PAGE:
The words of Lord Justice Brooke prefix the third court ruling in as many weeks to strike a blow in support of press freedom.
First, a High Court judge robustly threw out a bid by Cherie Blair’s friend, Martha Greene, to block publication by The Mail on Sunday of a two-page investigative piece on her business activities.
That decision was then upheld by the Court of Appeal, which initially did not give its reasons.
The second ruling, reported last week, was by Law Lords who held that a local paper should be free to name a mother accused of murdering one of her sons, even though this would lead to the identification of her other son.
Now the Court of Appeal has given reasons for its decision to back The Mail on Sunday over the Martha Greene story.
Taking these rulings together, it will be a brave or fool hardly lawyer who argues that a paper should be gagged on the basis that the Human Rights Acts’s privacy provisions outweigh its freedom of expression provisions.
Courts have long baulked at gagging the media on the basis of complaints that they are about to publish something defamatory. Instead they have on numerous occasions held that if the article is published then the complainant is entitled to sue. Those principles have been reiterated in the latest judgment.
The ruling of Lord Justice Brooke, whose judgment included the combined view of Lords Justices May and Dyson, who sat with him, spells out the current approach.
He said: “In this country we have a free press. Our press is free to get things right and it is free to get things wrong.
“It is free to write after the manner of Milton, and it is free to write in a manner that would make Milton turn in his grave.
“Blackstone wrote in 1769 that the liberty of the press is essential in a free state, and this liberty consists in laying no previous restraints on publication.
“Every freeman has an undoubted right to lay what sentiments he pleases before the public. To forbid this is to destroy the freedom of the press. It is this freedom which is under challenge in this appeal.”
Referring to Martha Greene’s lawyer, he said: “Mr Richard Spearman, QC, has argued before us that the enactment of the Human Rights Act 1998 has significantly weakened the inhibitions that judges should feel before imposing prior restraint on the press. This was a surprising proposition, but it deserves careful analysis.
“The survey of the case law shows that in an action for defamation a court will not impose a prior restraint on publication unless it is clear that no defence will succeed at the trial. This is partly due to the importance the court attaches to freedom of speech. It is partly because a judge must not usurp the constitutional function of the jury unless he is satisfied that there is no case to go to a jury.”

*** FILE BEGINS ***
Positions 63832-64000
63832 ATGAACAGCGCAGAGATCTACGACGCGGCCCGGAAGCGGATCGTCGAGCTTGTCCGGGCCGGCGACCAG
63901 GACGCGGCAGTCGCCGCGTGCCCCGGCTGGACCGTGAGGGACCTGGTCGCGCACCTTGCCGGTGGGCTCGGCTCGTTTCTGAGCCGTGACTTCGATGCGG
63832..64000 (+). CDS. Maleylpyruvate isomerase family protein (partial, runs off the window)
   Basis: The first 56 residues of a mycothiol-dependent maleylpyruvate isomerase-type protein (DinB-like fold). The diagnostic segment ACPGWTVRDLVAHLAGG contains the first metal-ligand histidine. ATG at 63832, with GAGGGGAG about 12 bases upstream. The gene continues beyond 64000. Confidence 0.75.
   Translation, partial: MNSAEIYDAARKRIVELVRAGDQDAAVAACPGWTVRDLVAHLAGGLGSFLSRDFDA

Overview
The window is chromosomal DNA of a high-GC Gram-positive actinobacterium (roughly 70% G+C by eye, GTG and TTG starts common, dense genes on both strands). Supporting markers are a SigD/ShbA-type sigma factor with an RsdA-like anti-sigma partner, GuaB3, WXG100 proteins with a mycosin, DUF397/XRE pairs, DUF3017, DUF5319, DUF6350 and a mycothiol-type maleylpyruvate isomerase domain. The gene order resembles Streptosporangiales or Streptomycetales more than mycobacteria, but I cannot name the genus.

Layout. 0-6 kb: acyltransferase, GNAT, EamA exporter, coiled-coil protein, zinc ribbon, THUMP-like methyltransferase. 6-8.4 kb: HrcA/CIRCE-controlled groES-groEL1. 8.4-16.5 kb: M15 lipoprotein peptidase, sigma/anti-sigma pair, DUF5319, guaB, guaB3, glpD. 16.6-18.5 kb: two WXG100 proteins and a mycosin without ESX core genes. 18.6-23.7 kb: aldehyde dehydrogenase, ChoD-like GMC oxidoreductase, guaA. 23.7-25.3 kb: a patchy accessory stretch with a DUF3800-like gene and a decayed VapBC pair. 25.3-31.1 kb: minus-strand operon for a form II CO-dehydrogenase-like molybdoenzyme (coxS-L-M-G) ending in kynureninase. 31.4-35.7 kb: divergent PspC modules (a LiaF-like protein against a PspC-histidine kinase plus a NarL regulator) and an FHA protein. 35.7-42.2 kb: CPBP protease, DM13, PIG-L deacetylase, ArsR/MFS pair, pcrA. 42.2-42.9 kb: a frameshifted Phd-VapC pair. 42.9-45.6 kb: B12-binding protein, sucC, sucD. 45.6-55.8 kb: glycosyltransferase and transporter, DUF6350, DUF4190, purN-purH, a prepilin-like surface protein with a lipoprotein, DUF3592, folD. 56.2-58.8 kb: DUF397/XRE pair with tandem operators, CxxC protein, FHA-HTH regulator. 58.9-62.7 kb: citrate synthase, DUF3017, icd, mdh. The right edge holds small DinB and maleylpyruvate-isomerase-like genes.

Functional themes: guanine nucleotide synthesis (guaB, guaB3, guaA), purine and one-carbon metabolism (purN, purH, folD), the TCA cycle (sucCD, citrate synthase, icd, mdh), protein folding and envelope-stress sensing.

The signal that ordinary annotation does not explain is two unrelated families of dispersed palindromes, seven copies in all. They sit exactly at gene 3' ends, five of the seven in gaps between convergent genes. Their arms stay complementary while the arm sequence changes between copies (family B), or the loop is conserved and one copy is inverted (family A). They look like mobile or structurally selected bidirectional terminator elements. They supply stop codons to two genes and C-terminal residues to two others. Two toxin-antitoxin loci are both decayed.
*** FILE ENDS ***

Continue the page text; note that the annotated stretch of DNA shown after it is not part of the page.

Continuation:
Until a full trial of a defamation claim, a court could not safely proceed on the basis that what was said by those accused of defamation was not true. “And if it is or might be true the court has no business to stop them saying it,” he said.
Spearman argued that section 12(3) of the Human Rights Act changed all this and claimed his client had a right to have her reputation protected by Article 8 of the European Convention on Human Rights.
Section 12(3) provides the right to freedom of expression, but says there should be no restraint of publication before a trial “unless the court is satisfied that the applicant is likely to establish that the publication should not be allowed”.
However, Lord Justice Brooke said the court had “no hesitation” in holding that there was nothing in the section that weakened the previous approach. If a claimant could stop the media from exercising their rights to freedom of expression merely by arguing on paper-based evidence that it was more likely than not that the defendant could not show that what it wished to say about the claimant was true, it would seriously weaken the effect of the provisions.
Commenting that “scoops” were the lifeblood of the newspaper industry and that stale news was no news at all, Lord Justice Brooke continued: “If Mr Spearman was correct, people with a fair reputation they do not deserve could stifle public criticism by obtaining injunctions simply because, on necessarily incomplete information, a court thought it more likely than not that they would defeat a defence of justification at the trial.”
Quoting a previous Master of the Rolls, Sir John Donaldson, he said that once a claimant’s right to a fair reputation was put in issue it was the function of the trial, and the duty of the jury, to decide whether the claimant had a right to be vindicated.
He referred to the recent House of Lords ruling that the mother accused of murder could be named and said : “Lord Steyn said, in effect, that the Article 8 rights of the younger child paled into insignificance when compared with the importance to be attached to the freedom of the press to report a criminal trial.
“Similarly, the relevant Article 8 rights of the claimant in the present case cannot be accorded great weight (before the trial of this action takes place) when compared with the importance to be attached to the freedom of the press to report matters of public interest.”
By Roger Pearson